Tuesday, June 27, 2006

Eets Review

Eets, developed and published by Klei Entertainment.
The Good: Distinctive and refreshing graphical design, puzzles require thinking but aren’t unfair, lots of different puzzle components, extremely high replay value for a puzzle game, level editor
The Not So Good: Some puzzles only have one solution
What say you? A joyful style and interesting mechanics result in one of the most original puzzle games in quite a long time: 7/8

There are many types of puzzle games. One of the more famous types involve safely guiding characters through the level to the exit, the most famous example being the Lemmings series. I recently reviewed one of these games, Tiny Worlds, and we’re about to do another, Eets. In Eets, you guide a character (Eets) through the level to a puzzle piece, using the objects on the map and those given to you to place. It’s a lot better than I made it sound. See what I mean by “poorly written?” And short, too.

Eets features some of the most inventive and best looking 2-D levels for a puzzle game. All of the objects in the game are animated (and hilariously so), including the dynamic backgrounds. The overall cartoon feel of the game shines through all of the artwork. The objects are detailed yet sharp. Although each object only has one animation associated with it, it’s still funny the 73rd time around (at least to me, but, then again, I have the mentality of a 3rd grader). The sound has the same level of excellence. The background music is good, and the sound effects are even better. When a Superpig shoots out of the butt of a Sneezy Sow and says “Freedom!” that sums up the whimsical sound of Eets pretty well. Like with the graphics, almost every object in the game has a funny sound associated with it. Both the graphics and the sound of Eets are top rate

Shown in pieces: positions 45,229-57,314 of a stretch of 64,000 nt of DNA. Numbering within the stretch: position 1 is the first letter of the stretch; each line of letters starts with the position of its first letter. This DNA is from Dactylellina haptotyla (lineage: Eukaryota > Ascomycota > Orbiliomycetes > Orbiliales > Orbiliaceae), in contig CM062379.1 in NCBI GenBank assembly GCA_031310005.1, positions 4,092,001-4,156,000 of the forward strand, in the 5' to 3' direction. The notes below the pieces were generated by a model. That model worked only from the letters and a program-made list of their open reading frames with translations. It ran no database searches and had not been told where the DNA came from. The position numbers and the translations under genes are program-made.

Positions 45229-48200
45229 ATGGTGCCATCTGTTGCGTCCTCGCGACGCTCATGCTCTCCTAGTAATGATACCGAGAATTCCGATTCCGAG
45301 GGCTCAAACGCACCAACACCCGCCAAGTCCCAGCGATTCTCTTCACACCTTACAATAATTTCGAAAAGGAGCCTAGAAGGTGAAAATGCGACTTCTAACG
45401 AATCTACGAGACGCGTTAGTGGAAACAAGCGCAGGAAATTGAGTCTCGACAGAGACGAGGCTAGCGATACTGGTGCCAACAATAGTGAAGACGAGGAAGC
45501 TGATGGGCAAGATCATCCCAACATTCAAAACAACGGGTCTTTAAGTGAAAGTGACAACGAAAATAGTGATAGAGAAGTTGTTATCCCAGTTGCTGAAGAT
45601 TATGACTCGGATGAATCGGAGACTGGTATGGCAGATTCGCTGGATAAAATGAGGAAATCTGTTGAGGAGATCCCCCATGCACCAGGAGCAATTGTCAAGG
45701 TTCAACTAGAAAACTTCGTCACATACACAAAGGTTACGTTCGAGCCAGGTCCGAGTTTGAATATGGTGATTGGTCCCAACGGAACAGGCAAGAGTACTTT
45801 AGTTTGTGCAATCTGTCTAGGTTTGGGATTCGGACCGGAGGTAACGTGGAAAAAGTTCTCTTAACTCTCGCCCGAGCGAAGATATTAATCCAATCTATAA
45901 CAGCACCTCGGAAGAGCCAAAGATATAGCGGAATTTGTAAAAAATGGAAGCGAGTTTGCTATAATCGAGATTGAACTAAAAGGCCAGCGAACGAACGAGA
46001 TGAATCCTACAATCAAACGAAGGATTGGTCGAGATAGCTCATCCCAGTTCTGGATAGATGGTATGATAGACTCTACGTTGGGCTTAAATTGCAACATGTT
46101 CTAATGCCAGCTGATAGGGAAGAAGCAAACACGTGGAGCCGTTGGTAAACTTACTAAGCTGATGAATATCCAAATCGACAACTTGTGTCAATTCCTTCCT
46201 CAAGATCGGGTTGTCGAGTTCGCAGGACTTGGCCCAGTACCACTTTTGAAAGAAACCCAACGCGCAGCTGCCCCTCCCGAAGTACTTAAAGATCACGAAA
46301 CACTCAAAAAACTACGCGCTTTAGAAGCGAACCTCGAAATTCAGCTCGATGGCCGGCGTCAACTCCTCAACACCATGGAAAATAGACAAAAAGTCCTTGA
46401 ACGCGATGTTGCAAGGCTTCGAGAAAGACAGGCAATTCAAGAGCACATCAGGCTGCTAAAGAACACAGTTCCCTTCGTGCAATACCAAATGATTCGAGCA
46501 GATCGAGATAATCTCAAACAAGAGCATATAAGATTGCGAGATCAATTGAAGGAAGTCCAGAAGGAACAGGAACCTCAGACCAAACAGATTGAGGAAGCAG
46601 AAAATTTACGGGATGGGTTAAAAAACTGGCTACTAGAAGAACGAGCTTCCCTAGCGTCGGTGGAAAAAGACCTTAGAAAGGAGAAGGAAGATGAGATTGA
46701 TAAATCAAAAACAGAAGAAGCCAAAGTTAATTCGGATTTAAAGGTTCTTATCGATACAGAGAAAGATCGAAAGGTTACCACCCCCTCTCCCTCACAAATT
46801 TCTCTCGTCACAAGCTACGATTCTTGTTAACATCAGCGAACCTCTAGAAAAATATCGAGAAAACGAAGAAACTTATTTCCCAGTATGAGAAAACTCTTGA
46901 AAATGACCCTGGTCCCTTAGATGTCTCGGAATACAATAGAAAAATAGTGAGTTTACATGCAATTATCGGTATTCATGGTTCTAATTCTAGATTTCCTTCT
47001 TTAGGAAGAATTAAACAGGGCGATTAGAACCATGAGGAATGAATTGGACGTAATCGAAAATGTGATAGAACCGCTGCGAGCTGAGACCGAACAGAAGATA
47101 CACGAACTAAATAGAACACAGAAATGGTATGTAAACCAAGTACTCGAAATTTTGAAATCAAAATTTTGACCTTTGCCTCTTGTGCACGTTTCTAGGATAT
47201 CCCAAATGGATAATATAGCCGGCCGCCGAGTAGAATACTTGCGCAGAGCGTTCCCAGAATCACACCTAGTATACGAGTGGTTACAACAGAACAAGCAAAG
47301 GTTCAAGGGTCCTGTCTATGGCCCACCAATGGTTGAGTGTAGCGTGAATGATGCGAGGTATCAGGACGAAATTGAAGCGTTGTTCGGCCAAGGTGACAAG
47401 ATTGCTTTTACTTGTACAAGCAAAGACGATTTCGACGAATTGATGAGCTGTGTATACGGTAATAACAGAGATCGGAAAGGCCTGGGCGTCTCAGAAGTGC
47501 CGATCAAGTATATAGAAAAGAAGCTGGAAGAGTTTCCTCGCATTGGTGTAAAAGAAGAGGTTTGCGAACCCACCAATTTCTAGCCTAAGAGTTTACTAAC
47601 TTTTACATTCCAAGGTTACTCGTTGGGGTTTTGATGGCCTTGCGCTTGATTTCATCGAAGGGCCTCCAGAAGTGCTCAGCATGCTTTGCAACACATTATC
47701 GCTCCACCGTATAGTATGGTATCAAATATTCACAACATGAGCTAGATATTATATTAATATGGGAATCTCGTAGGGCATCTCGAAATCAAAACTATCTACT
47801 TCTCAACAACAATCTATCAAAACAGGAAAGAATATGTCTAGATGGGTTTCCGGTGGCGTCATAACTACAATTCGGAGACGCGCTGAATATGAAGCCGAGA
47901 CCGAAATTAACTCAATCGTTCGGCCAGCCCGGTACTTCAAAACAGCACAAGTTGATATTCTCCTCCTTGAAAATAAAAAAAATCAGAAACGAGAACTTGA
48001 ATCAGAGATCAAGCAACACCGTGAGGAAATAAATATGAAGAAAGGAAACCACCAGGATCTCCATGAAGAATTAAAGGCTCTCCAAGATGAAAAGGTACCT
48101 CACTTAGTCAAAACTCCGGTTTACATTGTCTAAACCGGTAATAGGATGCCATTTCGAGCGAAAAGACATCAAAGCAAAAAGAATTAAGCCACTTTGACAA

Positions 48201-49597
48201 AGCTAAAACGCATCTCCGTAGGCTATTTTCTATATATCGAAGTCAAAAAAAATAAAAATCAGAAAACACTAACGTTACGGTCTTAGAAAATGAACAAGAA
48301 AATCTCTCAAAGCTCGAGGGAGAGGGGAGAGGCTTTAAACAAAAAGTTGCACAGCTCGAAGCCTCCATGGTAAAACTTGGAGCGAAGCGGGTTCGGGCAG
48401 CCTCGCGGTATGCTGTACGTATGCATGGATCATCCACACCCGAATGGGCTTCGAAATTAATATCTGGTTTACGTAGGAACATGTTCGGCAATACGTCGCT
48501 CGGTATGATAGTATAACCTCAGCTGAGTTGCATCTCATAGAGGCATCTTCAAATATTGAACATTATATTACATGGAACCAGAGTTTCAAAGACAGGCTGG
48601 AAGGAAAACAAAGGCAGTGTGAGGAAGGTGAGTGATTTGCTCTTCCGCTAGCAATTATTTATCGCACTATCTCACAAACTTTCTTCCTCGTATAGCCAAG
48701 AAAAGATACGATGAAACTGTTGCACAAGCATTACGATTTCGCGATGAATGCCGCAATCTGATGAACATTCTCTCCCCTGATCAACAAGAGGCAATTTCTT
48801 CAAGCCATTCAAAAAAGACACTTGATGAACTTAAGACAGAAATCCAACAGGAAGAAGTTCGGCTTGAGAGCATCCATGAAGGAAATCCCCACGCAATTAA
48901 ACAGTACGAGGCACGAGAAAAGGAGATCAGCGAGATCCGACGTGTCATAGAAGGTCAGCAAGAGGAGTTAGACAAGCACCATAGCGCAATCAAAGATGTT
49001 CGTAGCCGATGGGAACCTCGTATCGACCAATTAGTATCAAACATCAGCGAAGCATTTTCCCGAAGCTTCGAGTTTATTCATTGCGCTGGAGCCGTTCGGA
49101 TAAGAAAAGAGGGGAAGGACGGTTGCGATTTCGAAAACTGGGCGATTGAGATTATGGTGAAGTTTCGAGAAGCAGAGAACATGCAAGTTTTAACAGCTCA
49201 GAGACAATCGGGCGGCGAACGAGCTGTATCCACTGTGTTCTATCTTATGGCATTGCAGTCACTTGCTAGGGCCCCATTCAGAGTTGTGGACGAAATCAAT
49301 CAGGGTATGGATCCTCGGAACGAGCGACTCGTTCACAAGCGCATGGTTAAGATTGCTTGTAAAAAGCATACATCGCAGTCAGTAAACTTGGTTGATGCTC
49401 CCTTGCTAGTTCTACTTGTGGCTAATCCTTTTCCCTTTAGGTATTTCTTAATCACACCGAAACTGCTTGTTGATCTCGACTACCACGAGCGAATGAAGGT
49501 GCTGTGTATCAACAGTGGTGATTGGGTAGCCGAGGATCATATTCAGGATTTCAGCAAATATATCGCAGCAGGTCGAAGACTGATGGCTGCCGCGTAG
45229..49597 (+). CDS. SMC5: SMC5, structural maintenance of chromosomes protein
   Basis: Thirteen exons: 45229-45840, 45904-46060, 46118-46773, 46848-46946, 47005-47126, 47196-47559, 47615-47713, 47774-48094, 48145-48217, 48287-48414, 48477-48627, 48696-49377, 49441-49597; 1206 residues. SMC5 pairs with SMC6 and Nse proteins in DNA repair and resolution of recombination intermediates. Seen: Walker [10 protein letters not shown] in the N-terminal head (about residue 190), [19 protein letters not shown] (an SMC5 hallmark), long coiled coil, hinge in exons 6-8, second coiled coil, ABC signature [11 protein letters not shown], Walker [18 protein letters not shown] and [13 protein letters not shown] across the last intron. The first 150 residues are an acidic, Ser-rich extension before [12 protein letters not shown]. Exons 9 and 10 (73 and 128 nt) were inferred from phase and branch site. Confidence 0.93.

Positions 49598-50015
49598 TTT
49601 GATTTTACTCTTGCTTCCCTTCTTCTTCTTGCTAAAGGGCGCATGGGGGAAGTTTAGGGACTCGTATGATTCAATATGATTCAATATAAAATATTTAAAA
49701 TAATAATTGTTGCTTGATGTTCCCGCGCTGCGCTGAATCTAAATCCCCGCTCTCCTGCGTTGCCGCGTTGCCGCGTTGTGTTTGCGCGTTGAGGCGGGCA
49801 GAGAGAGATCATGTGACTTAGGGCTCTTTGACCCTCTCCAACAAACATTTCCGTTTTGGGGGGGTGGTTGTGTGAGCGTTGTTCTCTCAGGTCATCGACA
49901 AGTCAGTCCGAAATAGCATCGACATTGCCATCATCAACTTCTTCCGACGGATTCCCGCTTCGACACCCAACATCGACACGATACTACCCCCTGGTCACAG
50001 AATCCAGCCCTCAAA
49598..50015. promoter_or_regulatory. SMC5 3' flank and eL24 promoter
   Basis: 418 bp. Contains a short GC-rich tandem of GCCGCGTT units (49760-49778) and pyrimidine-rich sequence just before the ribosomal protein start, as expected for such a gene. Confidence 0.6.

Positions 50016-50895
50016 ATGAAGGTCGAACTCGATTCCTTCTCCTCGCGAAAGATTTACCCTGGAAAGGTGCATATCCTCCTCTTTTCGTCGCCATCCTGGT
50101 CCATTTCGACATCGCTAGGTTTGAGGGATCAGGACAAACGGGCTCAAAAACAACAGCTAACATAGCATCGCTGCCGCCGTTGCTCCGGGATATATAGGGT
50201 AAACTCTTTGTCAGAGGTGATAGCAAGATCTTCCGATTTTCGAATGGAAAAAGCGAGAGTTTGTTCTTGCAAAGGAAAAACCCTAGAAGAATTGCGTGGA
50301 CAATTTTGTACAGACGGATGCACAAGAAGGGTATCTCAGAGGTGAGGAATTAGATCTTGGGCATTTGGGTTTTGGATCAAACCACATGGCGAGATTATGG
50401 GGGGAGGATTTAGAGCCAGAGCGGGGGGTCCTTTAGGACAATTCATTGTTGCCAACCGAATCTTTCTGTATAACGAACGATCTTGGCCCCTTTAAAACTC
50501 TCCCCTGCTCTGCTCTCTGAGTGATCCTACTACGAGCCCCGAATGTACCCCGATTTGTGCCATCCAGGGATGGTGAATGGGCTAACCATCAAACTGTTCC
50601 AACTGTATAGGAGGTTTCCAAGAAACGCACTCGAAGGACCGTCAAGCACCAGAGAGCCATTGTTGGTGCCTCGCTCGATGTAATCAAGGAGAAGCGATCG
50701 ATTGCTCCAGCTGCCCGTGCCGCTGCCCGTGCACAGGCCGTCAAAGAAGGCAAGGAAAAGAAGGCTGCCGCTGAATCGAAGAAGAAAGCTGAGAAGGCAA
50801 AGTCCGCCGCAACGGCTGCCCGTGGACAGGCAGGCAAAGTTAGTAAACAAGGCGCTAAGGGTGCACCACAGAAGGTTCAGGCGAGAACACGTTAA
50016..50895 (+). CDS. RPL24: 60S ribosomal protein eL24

Eets features around 100 puzzles divided into seven areas. Each new area comes with a set of 3-5 tutorials that show what each newly added puzzle piece does in the game. I like the way that Eets slowly brings all of the elements together as the game progresses. Far too often in puzzle games, all of the game mechanics are presented from the beginning, which cuts down on the replay value. Eets introduces several new things at a time, prolonging the player’s interest in the game. Once you go through the linear tutorials, you can then you can choose from a large list of puzzles to continue through the game. Luckily, you don’t need to beat each level to unlock the next set, because inevitably you’re going to run across some levels that make no sense to you. If the game’s 100 puzzles aren’t enough, there are over 70 custom, user-made puzzles available through the official site, and a “puzzle pack” featuring these user made creations is planned for easy downloading.

Most puzzle games scream “OVER 5,824 LEVELS,” but that doesn’t matter if each puzzle is repetitious and boring. Luckily, that is definitely not the case in Eets. The basic premise of the game is to guide Eets from its starting location to the puzzle piece. The emotion of Eets will determine what he does at a ledge: happy is a normal jump, angry is a far jump, and scared is no jump. In addition to changing the emotions of the main character, there are a good 20 objects in the game, each of which does different things to manipulate Eets, the level, or each other. I’m going to go through each one of them for two reasons. One, it makes the review look longer. And two, it gives you an idea of the unrivaled flexibility of the game. Ready? Here we go.